It kinda makes me wonder: how can meth look like spaghettios and Crispy Crème donut glaze? It seems like Crystal Meth can look like anything cops say it looks like. Booger hanging of your nose? Meth. Dandruff? No it's meth. Sweat? Nah son, that's liquid meth.
 

braindrain

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The field testing equipment is notoriously unreliable. It has tested positive on: pure water, the air in the room, a sober person's breath, and hamburger meat. I'm pretty sure the testing company has a lucrative contract with LEO/members in politics to provide unreliable tests in exchange for kickbacks and vice-versa.

Let's not forget the infamous example of cops trying to pressure a women to plead guilty to having meth when he claimed a red substance on a spoon was drugs. It turned out to be Spaghettios. And the woman nearly pled guilty too because she just didn't want to be in jail anymore (couldn't make bail you see).

It kinda makes me wonder: how can meth look like spaghettios and Crispy Crème donut glaze? It seems like Crystal Meth can look like anything cops say it looks like. Booger hanging of your nose? Meth. Dandruff? No it's meth. Sweat? Nah son, that's liquid meth.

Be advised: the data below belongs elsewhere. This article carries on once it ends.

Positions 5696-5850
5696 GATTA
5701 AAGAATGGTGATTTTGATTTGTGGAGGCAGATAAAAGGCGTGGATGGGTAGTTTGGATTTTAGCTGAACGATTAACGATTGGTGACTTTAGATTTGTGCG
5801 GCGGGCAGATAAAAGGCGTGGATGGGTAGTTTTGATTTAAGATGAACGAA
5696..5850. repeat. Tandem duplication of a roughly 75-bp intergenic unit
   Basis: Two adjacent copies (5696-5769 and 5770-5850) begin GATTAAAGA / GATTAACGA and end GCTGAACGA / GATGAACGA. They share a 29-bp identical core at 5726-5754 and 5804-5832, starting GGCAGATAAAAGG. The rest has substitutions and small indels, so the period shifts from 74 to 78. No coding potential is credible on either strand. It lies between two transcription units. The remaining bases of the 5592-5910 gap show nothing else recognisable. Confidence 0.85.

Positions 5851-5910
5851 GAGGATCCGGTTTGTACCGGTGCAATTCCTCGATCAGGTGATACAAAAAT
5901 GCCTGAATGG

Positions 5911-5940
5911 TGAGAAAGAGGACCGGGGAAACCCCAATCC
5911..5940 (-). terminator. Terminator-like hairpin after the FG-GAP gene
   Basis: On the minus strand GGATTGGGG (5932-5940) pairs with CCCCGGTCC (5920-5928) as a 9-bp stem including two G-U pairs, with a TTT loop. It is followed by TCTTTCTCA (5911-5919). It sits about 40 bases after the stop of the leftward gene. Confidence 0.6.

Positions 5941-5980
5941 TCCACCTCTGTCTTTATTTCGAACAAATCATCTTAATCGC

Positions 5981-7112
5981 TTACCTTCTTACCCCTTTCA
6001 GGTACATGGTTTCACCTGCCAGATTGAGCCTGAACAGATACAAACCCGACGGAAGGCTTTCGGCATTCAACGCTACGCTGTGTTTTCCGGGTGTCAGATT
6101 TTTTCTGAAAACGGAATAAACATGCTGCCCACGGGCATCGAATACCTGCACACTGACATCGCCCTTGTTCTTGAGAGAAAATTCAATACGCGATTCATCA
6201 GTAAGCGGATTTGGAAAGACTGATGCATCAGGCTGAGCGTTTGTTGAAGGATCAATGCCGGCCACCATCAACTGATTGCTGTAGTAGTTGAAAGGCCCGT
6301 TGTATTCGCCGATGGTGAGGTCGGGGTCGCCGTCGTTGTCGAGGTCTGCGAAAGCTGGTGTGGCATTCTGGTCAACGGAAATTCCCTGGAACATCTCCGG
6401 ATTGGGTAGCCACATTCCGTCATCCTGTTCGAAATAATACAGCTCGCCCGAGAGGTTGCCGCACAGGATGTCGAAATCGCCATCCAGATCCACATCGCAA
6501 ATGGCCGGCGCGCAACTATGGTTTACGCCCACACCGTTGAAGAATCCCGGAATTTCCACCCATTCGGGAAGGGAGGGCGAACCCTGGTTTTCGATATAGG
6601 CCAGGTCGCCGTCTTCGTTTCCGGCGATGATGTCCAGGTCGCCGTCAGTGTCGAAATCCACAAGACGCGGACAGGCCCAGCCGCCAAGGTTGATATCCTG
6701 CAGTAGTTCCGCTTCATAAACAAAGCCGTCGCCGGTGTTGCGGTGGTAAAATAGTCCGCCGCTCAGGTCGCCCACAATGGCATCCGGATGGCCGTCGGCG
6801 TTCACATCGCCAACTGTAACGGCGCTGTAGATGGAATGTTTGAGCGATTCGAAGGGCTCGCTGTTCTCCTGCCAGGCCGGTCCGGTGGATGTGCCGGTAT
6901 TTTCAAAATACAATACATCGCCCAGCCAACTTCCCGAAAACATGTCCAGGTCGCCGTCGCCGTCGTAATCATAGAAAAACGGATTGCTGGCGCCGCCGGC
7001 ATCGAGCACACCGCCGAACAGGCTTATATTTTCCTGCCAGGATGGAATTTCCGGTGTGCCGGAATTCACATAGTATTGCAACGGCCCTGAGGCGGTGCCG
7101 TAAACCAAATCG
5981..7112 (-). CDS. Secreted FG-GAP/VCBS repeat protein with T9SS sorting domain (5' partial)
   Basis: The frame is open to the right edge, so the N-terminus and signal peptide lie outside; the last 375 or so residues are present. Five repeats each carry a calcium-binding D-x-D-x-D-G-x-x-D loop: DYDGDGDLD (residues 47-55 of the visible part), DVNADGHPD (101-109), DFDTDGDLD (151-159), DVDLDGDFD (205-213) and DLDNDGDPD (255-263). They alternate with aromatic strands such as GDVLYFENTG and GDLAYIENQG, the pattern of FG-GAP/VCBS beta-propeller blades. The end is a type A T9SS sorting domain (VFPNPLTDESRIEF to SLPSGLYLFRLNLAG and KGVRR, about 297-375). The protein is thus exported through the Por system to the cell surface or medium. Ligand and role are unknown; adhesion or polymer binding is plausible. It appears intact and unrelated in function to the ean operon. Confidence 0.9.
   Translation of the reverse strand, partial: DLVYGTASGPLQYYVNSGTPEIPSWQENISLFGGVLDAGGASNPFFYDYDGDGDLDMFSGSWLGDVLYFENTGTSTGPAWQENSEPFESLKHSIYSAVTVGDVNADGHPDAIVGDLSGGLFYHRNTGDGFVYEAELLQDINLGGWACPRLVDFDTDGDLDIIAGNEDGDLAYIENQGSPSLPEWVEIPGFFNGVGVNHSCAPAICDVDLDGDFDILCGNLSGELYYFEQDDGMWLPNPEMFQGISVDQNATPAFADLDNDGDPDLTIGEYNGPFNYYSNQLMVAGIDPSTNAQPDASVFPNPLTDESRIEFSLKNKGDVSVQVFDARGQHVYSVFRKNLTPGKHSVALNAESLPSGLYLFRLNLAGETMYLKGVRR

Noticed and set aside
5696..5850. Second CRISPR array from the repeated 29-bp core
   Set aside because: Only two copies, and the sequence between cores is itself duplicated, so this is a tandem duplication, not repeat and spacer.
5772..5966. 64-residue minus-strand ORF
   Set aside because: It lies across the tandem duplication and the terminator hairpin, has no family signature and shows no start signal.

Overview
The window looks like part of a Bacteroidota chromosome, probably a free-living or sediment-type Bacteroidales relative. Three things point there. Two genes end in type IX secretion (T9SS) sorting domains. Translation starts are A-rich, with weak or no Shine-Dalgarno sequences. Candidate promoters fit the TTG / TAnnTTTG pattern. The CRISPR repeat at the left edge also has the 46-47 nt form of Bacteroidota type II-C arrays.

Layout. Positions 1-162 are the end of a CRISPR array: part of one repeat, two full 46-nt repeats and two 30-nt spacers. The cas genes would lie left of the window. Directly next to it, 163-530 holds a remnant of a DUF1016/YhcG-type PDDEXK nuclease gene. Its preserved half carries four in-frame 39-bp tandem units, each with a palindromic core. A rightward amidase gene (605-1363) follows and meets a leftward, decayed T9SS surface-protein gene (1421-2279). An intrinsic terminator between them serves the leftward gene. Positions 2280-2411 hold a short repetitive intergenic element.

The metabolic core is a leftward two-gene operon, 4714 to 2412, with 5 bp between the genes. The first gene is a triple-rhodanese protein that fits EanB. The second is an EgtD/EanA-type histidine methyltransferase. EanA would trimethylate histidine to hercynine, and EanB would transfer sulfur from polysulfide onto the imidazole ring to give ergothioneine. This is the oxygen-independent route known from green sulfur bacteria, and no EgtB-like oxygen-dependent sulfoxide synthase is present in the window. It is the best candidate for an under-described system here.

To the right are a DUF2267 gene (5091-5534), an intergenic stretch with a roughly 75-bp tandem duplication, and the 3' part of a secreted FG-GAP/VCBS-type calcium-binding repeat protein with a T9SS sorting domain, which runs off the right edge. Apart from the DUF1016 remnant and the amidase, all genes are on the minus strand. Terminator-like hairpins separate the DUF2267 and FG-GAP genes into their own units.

You wouldn't happen to have a link to this story would you. Would like to read up on it.
 

Blue_State

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In another universe, cops arrested for eating donuts...they thought it was meth.
 

Deuce

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Two separate field tests. What did you want the officer to do, ignore them?

The officers did the right thing, they thought they encountered illegal drugs, two separate field tests identified the substance as illegal drugs, so they effected the arrest.

Later the lab work set them straight. But now there's a huge freaking problem for the country and the manufacturer of those tests. How many arrests have been based upon the tests from this manufacturer? Those are no good now. And even more - does this call into reliability all the field tests of this sort, regardless of manufacturer?

Clearly the field test is bull**** designed specifically to trigger asset seizure laws.